Italy and Shakespeare (02:11)
To Shakespeare, Italy was a country of romance, a perfect setting for colorful stories. Italy was the heart of the Renaissance. Italians in turn love Shakespeare for his ability to depict their country.
Credits: Land of Love: Shakespeare in Italy (00:31)
Credits: Land of Love: Shakespeare in Italy
Italy as Romantic (01:36)
Venice is a favorite setting of Shakespeare's. Shakespeare depicted Italy as the land of love, making it a favorite destination of the English.
Shakespeare's Lost Years (01:30)
In 1585, Shakespeare vanishes from history for seven years. Could he have been in Italy? The narrator cites Shakespeare's detailed knowledge of Venice.
Contemporary Portrayal of Venice (01:28)
A Venetian expert on Shakespeare says Shakespeare gives us a vibrant, contemporary vision of Venice, whereas his Rome is always Classical Rome and even London is historical.
Background of "The Taming" (02:30)
Shakespeare married for money, and his early plays are favorable to doing so. "The Taming of the Shrew," set in Padua, was borrowed from an Italian play.
Shakespeare studied many Italian thinkers, including Ovid and his "The Art of Love."
Interpretation of "The Taming" (02:43)
Petruchio desires Katherina for her money. The narrator portrays "The Taming of the Shrew" as a cynical update of Ovid's advice on winning women.
Romeo and Juliet (03:30)
The story of lovers separated by their families is an old one in Italy. Dante mentions the Montagues and Capulets. We visit what is said to have been the Montague house, then "Juliet's house."
Club di Giulietta (03:19)
We visit the Club di Giulietta. People unhappy in love write to the Club; the Giuliettas working there give suggestions.
Romeo and Juliet Meet (02:22)
Romeo and Juliet meet at a masque ball. They speak in sonnets; see their dialogue enacted.
"Much Ado about Nothing" Background (01:48)
The narrator introduces us to Sicily. "Much Ado" was written in 1598, during the plague and depression of Elizabeth's final years; people needed cheering up.
"Much Ado" Setting (01:42)
"Much Ado" is set in prosperous late sixteenth century Sicily. Shakespeare drew on Il Cortegiano, an etiquette guide.
Emma Thompson on "Much Ado" (02:07)
Emma Thompson, who played Beatrice in the movie, sees "Much Ado" as the first romantic comedy, with characters quarreling but destined for love.
Clothing of "Much Ado" (03:23)
A theatrical historian shows his collection of outfits, and the kind of clothes people would have worn in sixteenth century Sicily, where "Much Ado" was set.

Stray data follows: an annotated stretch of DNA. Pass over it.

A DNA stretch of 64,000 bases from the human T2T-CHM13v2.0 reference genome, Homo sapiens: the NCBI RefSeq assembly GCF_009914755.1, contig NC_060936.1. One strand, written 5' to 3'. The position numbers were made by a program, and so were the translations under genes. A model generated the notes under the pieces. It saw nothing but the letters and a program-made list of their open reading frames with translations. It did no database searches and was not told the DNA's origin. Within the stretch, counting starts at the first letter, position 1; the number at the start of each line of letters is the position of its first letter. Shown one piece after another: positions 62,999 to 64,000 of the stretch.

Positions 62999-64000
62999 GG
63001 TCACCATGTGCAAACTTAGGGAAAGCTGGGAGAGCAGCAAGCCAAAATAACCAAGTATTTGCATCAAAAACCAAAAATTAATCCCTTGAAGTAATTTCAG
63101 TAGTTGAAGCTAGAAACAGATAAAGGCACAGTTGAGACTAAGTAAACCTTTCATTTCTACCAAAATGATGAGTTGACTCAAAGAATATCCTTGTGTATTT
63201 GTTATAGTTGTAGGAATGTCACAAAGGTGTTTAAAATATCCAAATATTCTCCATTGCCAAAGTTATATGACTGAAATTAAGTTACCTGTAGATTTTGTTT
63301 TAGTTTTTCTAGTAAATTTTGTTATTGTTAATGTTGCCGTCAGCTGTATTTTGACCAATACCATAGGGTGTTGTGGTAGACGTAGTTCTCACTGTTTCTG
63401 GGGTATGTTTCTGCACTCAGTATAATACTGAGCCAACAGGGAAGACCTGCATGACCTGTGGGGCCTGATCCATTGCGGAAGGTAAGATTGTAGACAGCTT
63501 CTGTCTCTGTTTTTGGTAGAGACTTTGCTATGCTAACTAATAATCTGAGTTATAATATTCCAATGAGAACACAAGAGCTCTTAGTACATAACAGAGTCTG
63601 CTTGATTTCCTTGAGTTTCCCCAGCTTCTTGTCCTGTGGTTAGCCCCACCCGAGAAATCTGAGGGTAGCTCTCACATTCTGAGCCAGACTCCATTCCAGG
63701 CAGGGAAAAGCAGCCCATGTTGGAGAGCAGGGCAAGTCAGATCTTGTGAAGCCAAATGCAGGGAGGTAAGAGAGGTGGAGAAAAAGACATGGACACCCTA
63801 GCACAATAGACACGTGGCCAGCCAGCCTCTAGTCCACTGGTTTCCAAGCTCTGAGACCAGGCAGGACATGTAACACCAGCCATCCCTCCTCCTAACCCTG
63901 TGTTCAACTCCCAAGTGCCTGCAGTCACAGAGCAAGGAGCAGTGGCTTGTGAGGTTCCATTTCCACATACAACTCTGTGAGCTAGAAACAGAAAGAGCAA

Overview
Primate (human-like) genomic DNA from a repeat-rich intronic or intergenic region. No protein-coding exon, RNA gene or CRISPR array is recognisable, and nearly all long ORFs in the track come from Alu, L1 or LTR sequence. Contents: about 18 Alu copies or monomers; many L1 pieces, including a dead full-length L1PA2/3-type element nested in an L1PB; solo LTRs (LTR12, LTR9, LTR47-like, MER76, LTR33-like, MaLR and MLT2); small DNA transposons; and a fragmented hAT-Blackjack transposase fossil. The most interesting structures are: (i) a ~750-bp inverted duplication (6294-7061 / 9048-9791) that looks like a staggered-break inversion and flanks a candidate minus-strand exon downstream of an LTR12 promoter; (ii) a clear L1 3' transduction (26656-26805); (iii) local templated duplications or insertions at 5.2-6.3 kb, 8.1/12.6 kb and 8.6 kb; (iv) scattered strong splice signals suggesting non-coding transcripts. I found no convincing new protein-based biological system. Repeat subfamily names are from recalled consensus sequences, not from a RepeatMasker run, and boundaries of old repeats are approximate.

Coded Language (01:19)
A theatrical historian explains the coded messages people sent with the way they held their fans at Sicilian parties.
Beatrice and Benedick Dialogue (01:15)
Emma Thompson and the narrator read Beatrice and Benedick's lines expressing their love in a unique way, beginning "How doth your cousin?" "Very ill."
Sicilian Shakespeare Theory (01:40)
Messina, Sicily claims Shakespeare was born there as Crollalanza, a common name which translates as "shake spear."
Basis for Crollalanza as Shakespeare Theory (02:34)
Discovery of Crollalanza's "The Second Fruits," with phrases later found in Hamlet, sparked the theory that Crollalanza was Shakespeare. There are interesting coincidences from Crollalanza's life.
Othello as Quintessentially Italian (01:21)
Venice was the meeting point between East and West; trade was more important than religion. Othello's passionate character was the most Italian in Shakespeare.
Venitian Sexual Obsession (02:29)
Shakespeare drew on Cinthio's Hecatommithi for Othello, but went deeper into Venice's psyche. See a 16th century directory that listed Venice's courtesans and their fees.
Doge's Palace (02:35)
Here, Othello is summoned to explain how he bewitched Desdemona into marriage. An actor delivers Othello's speech; a later speech conveys Othello's murderous jealousy.
Othello Inspires Opera (02:48)
Othello inspired a Verdi opera; an actress delivers a song from the opera and comments on Othello and its appeal to Verdi and Italians.
"Othello" is Shakespeare's most troubling exploration of love. Romeo and Juliet is ultimately uplifting, but in Othello love itself is murdered.
Credits: Land of Love: Shakespeare in Italy (00:57)
Credits: Land of Love: Shakespeare in Italy
For additional digital leasing and purchase options contact a media consultant at 800-257-5126
(press option 3) or firstname.lastname@example.org.